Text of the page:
Teachers give Cameroon's school system a failing grade

In the run-up to examinations, students frequently complain that teachers pile too much work on them. In Cameroon, however, the opposite is true.

Since the academic year got under way in 2004, strikes by teachers have disrupted the education of millions of secondary-school pupils, and the sight of small groups of students roaming the streets when they should be in class has become a common one.

Figures on the number of teachers involved in the stay-aways are hard to come by; what is known is that most of the strikers are staff who have been going without pay—some for up to two years.

Others have reportedly gone on strike because their salaries are too low. The average secondary-school teacher earns just less than $255 (R1 600) a month—while other civil servants who have similar qualifications earn more than $500 (R3 200).
A new contract encompassing salaries, duties and professional ethics for teachers was drawn up two years ago, but has yet to be enforced.

With examinations for the baccalaureate set to get under way on May 31, concerns are growing that disruptions created by the strikes will severely affect the performance of students. (The baccalaureate is the diploma obtained upon graduating from secondary school.)

“This year was really hard. We didn’t even cover half the curriculum in the basic subjects, and some teachers did not begin class until the second trimester,” said 19-year-old Laure Kamga, a final-year student at the Nkol-Eton High School in the Cameroonian capital of Yaounde.

Similar sentiments were expressed by 20-year-old Joyce Akongo, also in her final year at Nkol-Eton.

“The teachers who were there at the beginning of the year just showed up when they felt like it,” she said. “I’m going back to class, but we were so bombarded with problems that as the exam gets closer, I’m feeling more and more nervous.”

Series of problems

As unfortunate as they are, the strikes are just the latest in a series of problems to plague Cameroon’s public school system—problems that many date back to 1985 when an economic crisis began taking its toll on the country.

A decade later, the extent to which the education system was malfunctioning sank in, prompting the government to call a meeting of high-ranking education officials.

The gathering resulted in several sweeping reforms, including the establishment of free primary education in 2000. Last year, 61 new secondary schools opened their doors.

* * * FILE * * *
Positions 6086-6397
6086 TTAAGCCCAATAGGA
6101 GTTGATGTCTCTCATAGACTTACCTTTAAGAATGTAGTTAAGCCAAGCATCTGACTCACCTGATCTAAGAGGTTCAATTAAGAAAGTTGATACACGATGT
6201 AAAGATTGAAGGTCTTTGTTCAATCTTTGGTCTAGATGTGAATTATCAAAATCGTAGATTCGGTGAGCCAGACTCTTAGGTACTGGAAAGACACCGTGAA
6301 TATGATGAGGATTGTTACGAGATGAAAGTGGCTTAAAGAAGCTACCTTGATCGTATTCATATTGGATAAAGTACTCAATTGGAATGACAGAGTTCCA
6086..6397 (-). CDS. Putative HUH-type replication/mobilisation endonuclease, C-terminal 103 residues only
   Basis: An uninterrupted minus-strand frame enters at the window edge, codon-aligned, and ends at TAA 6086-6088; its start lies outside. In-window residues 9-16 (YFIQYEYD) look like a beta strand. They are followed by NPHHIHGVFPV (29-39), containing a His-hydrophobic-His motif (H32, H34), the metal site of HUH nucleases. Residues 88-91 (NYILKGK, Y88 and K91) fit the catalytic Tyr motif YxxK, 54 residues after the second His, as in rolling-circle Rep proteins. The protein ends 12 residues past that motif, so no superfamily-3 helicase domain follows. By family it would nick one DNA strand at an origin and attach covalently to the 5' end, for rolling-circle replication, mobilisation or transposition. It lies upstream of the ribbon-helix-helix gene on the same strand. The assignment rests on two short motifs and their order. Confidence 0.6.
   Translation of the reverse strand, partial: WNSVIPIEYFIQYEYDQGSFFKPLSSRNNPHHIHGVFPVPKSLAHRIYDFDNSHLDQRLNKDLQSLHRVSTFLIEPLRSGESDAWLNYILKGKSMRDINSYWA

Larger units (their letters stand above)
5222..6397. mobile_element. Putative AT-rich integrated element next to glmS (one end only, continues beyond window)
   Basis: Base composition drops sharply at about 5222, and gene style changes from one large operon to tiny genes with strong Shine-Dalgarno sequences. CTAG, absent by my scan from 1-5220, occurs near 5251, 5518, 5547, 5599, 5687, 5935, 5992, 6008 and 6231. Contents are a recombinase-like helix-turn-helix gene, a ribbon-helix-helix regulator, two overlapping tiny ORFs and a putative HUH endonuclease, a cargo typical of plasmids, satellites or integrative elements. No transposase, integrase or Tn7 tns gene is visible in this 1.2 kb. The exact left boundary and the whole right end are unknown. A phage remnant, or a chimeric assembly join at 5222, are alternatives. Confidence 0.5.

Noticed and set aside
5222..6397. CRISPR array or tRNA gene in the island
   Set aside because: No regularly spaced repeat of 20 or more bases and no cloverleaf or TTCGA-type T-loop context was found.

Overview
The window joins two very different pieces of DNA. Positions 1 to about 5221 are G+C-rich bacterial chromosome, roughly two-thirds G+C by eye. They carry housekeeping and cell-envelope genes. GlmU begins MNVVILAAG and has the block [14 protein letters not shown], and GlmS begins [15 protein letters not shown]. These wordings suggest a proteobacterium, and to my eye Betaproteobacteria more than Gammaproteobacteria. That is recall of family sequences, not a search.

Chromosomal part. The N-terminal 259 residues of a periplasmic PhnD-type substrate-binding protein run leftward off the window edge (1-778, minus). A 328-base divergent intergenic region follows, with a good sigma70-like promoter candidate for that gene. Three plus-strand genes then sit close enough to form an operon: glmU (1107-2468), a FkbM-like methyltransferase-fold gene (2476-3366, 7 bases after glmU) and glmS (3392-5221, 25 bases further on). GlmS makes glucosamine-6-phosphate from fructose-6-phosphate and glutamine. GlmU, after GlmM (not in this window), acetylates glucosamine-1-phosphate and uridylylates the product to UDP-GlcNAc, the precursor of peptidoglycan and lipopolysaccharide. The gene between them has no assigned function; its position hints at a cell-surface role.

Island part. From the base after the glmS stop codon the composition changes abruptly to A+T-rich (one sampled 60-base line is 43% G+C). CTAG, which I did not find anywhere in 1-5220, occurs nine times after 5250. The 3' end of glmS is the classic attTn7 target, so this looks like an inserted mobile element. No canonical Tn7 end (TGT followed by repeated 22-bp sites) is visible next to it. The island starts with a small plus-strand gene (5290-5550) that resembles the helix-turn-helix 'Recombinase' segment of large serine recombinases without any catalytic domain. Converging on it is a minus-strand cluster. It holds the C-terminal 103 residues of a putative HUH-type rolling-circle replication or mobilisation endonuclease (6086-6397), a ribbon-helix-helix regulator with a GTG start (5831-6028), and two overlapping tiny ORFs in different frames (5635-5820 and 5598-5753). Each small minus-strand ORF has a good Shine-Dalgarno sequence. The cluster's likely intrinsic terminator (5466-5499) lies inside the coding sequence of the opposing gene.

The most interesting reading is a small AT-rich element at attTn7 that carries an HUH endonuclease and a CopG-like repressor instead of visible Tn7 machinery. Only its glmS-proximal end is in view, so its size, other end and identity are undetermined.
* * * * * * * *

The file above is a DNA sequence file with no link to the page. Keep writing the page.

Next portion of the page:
Far less promising was what went on behind those doors: according to education officials, almost a third of high-school students had to repeat a grade in 2004. The failure rate for the baccalaureate was 70% (although some hope was given by the fact that this was 5% down on the 2003 failure rate).

About 3,8-million students are currently enrolled in high school.

“The government did indeed begin a new policy, which was to relieve pressure on the infrastructure and teaching loads in the secondary schools. But it failed to deal with the root causes of high exam failure rates,” said Hyppolite Mouaffo, the parent of a student.

For some, these root causes lie in the poverty-stricken backgrounds of many Cameroonian children, whose parents cannot afford to give them educational necessities.

Lack of books

“Schooling begins with books,” says Richard Mandessi, a teacher and member of the National Autonomous Union of Secondary Teachers. “More than half the children registered in school have no access to books because there is no policy [for making books available].”

“They’re distributed unfairly and they’re expensive,” he notes, adding that there is little relief in sight. “Many families are penniless and unemployment figures are soaring.”

But, an education official rejected the accusation that the government has failed to come up with a plan for making books more freely available to children.

“Government subsidises books, which are then sold to pupils at competitive prices,” the official said. “We can’t do more than that.”

Paul Zemdjio, assistant secretary of the Integrated Programme to Fight Poverty, an NGO based in Yaounde, also ascribes the problems in Cameroonian education to lack of money.

“The current problems stem from the dilapidated state of school facilities,” he said.

But, he also blames feelings of hopelessness among the youth and poor governance for the difficulties that are being experienced.

Education officials, for their part, say strike action by teachers was the main reason for the country’s high failure rates last year—a charge dismissed by Pauline Owona, who teaches French at the Nkolbisson High School in Yaounde.

“It’s too easy to point the finger at teachers so as to make them take responsibility for failures. With our low salaries, what can we do?”

In December last year, Cameroon’s education ministry was divided in two: there are now ministries for primary and secondary education respectively.

But for Mouaffo, such changes mean little.

“The problem [in education] is so far-reaching that the future looks bleak for children of parents who cannot afford to send them to school abroad,” he observes.—IPS

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